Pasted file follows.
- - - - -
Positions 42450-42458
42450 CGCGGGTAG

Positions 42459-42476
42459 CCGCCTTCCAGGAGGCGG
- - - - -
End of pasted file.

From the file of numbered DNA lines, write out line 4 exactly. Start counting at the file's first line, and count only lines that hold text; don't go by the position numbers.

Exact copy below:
42459 CCGCCTTCCAGGAGGCGG